On Nov. 9, a biannual amateur chess tournament was held at the Delta Library. The event was hosted by the Delta Chess Club, which was founded in 2002 by Lawrence Mackendrick.
Mackendrick moved to Delta earlier that year to be closer to family after graduating from New Mexico State University in Las Cruces. "I was new to the area and wanted to meet people. I had been part of a chess club in college and thought it would be great to join one here. I could not find one, so I decided to start my own," said Mackendrick.
Mackendrick worked with the recreation center in Delta to get a club started. They allowed him to utilize the space in the snack bar every Tuesday evening from 6:30-9:30 p.m. The group has grown over the years, with anywhere from 6-10 people participating weekly. The tournaments have been even more popular. "We have seen anywhere from 20-50 participants in the biannual tournament," Mackendrick said. "Typically it is in the 20-30 range. The tournament is unranked, and is open to all ages, so we get a good crowd. We have a lot of people that will participate one year, go home, practice and come back ready for the next."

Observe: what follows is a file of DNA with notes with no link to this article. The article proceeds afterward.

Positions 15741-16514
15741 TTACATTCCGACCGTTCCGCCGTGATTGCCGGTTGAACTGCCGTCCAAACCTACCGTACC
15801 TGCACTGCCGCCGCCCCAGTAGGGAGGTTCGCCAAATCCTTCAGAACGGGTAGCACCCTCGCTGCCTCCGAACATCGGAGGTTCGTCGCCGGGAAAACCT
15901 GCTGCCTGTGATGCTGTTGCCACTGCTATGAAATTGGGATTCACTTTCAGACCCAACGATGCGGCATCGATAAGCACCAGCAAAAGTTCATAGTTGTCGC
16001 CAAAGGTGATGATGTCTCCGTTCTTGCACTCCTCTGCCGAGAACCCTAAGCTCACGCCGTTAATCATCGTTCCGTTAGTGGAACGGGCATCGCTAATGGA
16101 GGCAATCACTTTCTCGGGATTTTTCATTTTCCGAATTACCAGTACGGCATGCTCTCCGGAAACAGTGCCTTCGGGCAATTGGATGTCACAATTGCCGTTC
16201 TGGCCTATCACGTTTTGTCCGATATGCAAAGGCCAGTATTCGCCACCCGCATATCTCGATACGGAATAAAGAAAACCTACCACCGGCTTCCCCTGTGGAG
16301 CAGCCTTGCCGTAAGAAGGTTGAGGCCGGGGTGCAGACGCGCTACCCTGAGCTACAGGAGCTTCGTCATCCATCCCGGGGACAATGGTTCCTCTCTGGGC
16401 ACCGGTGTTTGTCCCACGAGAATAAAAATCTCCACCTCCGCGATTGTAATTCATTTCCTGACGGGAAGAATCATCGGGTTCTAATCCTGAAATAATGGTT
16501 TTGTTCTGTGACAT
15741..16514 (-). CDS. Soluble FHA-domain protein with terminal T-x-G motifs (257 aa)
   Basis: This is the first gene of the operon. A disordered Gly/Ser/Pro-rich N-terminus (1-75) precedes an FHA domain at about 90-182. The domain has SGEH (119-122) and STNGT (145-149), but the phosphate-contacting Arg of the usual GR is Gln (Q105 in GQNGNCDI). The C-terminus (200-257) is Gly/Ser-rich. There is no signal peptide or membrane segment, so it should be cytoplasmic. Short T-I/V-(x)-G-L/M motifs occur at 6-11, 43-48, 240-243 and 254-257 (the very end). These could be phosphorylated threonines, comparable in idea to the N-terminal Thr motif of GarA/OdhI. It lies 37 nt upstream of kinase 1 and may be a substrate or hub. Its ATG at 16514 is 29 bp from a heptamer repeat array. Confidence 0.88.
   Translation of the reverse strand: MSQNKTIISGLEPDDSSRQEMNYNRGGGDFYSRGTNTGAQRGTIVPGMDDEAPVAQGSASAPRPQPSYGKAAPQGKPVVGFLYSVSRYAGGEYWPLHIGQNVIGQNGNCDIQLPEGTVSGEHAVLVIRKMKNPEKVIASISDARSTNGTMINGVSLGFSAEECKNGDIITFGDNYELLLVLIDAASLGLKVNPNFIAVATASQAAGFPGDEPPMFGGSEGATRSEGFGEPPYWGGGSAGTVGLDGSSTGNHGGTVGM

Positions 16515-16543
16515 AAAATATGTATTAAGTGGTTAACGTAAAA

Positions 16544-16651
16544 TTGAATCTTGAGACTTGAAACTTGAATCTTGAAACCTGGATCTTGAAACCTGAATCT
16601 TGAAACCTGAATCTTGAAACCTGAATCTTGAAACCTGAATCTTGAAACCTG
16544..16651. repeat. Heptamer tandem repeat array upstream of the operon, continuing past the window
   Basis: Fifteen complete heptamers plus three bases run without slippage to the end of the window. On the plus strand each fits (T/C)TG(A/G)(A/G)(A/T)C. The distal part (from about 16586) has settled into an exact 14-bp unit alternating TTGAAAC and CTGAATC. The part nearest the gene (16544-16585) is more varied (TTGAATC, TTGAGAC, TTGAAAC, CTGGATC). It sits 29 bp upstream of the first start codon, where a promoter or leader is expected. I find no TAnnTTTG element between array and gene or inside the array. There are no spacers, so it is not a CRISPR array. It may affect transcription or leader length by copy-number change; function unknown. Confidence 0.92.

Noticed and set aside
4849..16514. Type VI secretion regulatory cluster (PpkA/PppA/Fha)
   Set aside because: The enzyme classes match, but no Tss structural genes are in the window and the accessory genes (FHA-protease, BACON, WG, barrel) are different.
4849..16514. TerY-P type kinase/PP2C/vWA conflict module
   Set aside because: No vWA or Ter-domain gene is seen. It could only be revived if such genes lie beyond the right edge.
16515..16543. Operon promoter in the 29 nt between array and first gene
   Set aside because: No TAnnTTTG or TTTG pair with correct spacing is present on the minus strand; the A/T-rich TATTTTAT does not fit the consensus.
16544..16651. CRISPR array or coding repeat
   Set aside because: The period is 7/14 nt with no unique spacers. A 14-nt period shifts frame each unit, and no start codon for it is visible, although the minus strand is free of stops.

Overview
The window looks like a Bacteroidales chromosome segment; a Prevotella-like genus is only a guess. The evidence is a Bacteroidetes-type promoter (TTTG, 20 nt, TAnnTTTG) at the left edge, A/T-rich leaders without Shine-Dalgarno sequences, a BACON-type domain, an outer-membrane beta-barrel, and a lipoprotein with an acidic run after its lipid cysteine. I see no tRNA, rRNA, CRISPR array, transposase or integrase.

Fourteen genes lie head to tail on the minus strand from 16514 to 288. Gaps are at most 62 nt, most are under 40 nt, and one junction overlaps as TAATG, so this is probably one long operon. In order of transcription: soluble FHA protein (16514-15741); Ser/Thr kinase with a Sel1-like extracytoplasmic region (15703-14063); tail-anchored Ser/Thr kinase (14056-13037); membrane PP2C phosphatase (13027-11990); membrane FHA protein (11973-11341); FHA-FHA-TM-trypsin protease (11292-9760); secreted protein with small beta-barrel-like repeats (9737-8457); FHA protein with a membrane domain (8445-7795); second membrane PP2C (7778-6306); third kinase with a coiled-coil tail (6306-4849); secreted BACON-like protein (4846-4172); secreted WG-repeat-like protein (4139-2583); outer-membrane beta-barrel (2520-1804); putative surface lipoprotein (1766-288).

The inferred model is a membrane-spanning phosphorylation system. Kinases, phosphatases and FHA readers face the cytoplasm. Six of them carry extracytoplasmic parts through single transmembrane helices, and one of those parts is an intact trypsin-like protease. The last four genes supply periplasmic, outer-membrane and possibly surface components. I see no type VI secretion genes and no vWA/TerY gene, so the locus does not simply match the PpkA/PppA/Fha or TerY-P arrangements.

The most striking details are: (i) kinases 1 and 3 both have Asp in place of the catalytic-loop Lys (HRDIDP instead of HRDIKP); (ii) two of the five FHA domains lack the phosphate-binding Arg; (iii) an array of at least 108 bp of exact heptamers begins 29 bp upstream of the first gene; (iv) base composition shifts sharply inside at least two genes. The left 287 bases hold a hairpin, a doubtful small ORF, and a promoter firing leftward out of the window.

The tournament is a wonderful event, attracting players of all ages and abilities. It is a great way to introduce young people to competitive chess. The tournament is run on the Swiss system. Many chess players are familiar with this system as they have seen it over the years on television or in movies. Each turn is timed and the matches last one hour. This structure allows everyone to keep playing and moving around throughout the day. The tournament was broken down into two divisions, A and B. The A division was for adults and the B for younger players. If you won in the B division, you were moved up to the A. The B division winners were Justin Hanning, Ethan Shaw and Jacob Hanning.
The division A winners were Eric Barkemeyer, Brady Barkemeyer and Mackendrick. The first- and second-place winners this year had a special bond; they were father and son. "It is great that a father and son were able to play in the tournament together, and that it came down to the two of them. This speaks to the bond that can be formed around the chessboard," said west end library manager Lea Hart.
Mackendrick started the chess club because of his love of the game, and the bonds that it could form. "Seeing families and friends come together and play together was a great thing," added librarian Mary Dingman.
"This is the reason why the club was started, this is what makes it special," said Hart. "I am glad that the library had the opportunity to host this event."blog comments powered by Disqus